Conditions have been quiet over the tropical Atlantic for weeks. However, there is the potential for another system to develop prior to the end of November.
The Atlantic hurricane season does not officially end until Nov. 30.
A significant change in wind direction and speed from the sea surface to the middle layers of the atmosphere have been a key player in preventing tropical development in recent weeks. This phenomenon is known as wind shear.
"Wind shear has and will continue to inhibit tropical development into the first part of next week," according to AccuWeather Hurricane Expert Dan Kottlowski.
Wind shear generally increases during the late autumn. However, there are some periods where wind shear can decrease, especially over the deep Tropical Atlantic.
One such dropoff in wind shear may occur soon.
"We expect wind shear to diminish over much of the Caribbean Sea later next week," Kottlowski said.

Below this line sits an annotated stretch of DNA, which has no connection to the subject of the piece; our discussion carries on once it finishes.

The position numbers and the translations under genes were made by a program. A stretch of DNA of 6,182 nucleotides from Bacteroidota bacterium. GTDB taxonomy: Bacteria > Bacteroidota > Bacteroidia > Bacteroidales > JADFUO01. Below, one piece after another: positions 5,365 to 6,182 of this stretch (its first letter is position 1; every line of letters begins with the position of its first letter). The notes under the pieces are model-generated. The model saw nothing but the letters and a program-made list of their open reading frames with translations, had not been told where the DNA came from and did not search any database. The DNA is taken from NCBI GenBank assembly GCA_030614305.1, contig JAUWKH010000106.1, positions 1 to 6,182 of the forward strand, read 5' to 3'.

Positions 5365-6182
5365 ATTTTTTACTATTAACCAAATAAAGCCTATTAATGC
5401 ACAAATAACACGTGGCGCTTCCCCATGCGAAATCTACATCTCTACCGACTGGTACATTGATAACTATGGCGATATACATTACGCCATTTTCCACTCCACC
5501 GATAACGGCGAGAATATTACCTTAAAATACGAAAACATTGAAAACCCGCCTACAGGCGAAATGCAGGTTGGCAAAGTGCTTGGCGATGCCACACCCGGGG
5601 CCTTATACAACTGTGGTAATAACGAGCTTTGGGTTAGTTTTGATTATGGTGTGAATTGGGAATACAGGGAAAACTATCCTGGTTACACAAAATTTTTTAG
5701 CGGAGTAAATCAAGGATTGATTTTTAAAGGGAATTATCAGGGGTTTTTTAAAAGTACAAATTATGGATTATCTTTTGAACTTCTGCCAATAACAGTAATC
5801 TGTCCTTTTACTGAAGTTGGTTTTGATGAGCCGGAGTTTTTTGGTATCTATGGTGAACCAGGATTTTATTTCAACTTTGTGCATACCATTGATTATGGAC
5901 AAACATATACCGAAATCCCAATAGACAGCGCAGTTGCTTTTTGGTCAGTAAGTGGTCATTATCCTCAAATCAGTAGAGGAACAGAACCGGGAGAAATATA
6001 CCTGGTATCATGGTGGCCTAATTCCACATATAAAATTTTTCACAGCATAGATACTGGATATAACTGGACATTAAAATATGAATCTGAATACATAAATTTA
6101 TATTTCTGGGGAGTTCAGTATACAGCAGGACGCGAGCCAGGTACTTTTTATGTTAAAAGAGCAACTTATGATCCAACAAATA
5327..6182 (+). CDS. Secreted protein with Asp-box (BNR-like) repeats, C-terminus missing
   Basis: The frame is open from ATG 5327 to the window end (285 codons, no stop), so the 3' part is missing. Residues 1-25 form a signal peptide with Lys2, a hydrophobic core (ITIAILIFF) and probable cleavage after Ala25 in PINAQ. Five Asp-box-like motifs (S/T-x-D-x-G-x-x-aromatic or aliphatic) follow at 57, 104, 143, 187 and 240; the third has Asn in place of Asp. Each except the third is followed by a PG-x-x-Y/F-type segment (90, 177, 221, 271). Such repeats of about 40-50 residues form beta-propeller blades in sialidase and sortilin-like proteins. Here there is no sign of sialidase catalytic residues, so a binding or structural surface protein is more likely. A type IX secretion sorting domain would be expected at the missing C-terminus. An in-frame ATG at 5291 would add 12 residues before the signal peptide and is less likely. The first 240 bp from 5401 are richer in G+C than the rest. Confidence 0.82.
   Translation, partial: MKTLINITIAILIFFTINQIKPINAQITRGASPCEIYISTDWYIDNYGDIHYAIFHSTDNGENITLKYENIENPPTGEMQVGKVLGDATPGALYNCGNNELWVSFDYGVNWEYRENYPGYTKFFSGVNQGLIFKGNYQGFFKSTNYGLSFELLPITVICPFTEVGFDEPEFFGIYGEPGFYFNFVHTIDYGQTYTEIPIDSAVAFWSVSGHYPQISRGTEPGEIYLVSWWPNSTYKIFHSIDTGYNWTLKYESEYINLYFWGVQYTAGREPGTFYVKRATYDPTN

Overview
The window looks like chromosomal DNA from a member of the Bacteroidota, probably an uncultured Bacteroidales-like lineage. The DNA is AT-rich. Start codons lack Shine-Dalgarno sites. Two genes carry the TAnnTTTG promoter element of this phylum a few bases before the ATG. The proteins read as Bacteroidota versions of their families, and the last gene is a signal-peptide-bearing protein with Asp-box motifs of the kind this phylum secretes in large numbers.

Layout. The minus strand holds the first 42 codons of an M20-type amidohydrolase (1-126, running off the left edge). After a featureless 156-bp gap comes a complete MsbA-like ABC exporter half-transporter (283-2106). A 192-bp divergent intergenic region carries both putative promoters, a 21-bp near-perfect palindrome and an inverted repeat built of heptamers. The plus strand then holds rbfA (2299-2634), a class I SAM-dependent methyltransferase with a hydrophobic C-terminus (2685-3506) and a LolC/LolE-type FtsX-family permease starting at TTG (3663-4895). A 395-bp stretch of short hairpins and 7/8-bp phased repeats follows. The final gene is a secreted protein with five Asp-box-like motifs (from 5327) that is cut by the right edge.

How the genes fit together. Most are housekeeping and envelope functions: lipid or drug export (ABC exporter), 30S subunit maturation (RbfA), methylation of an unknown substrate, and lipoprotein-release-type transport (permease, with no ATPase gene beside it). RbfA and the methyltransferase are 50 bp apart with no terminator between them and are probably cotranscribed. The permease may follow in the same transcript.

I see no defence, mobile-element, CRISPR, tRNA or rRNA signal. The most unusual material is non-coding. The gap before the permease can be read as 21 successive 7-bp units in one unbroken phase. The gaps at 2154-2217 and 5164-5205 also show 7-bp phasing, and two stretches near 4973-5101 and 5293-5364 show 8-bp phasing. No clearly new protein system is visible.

Historically, this is an area where there tends to be late-season development.
"Should a system form in that region, it could be steered toward the north or northeast," Kottlowski said.
Interests in Florida, Cuba, Haiti, the Dominican Republic, Puerto Rico and the Lesser Antilles should continue to check in on the situation.
The next name on the list of Atlantic tropical storms is Otto.
On average, one tropical storm forms every two years during November.
Major (Category 3 or higher) hurricanes are very rare during November. The major November hurricanes are Paloma in 2008, Michelle in 2001, Lenny in 1999, Kate in 1985, Greta in 1956, the Cuba Hurricane in 1932 and Hurricane Seven in 1912.
A hurricane has never made landfall in the United States as a Category 3 system or higher during November. However, three lesser hurricanes have made landfall during November in the U.S. since 1900. These occurred in 1985, 1925 and 1916. All three of these hurricanes hit Florida.
Paloma lost tropical characteristics before reaching the Florida Panhandle in 2008.